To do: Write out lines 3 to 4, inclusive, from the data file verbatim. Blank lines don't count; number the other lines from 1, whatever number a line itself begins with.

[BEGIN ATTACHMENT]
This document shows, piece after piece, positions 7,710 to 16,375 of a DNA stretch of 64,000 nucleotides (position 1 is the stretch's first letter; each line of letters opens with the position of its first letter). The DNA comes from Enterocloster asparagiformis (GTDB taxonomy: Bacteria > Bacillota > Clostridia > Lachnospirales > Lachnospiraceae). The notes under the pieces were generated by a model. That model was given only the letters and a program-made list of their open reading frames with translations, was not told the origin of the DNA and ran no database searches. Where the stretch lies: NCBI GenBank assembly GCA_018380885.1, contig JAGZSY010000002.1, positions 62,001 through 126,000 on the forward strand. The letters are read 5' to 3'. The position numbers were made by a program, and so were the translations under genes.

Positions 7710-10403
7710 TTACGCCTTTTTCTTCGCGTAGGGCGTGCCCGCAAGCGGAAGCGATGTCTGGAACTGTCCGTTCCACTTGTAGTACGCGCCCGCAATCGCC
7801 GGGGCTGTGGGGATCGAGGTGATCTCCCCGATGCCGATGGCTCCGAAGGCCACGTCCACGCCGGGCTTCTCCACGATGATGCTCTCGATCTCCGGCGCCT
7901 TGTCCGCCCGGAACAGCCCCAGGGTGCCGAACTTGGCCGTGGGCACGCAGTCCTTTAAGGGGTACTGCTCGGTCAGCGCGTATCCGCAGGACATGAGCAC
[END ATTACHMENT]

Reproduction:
7710 TTACGCCTTTTTCTTCGCGTAGGGCGTGCCCGCAAGCGGAAGCGATGTCTGGAACTGTCCGTTCCACTTGTAGTACGCGCCCGCAATCGCC
7801 GGGGCTGTGGGGATCGAGGTGATCTCCCCGATGCCGATGGCTCCGAAGGCCACGTCCACGCCGGGCTTCTCCACGATGATGCTCTCGATCTCCGGCGCCT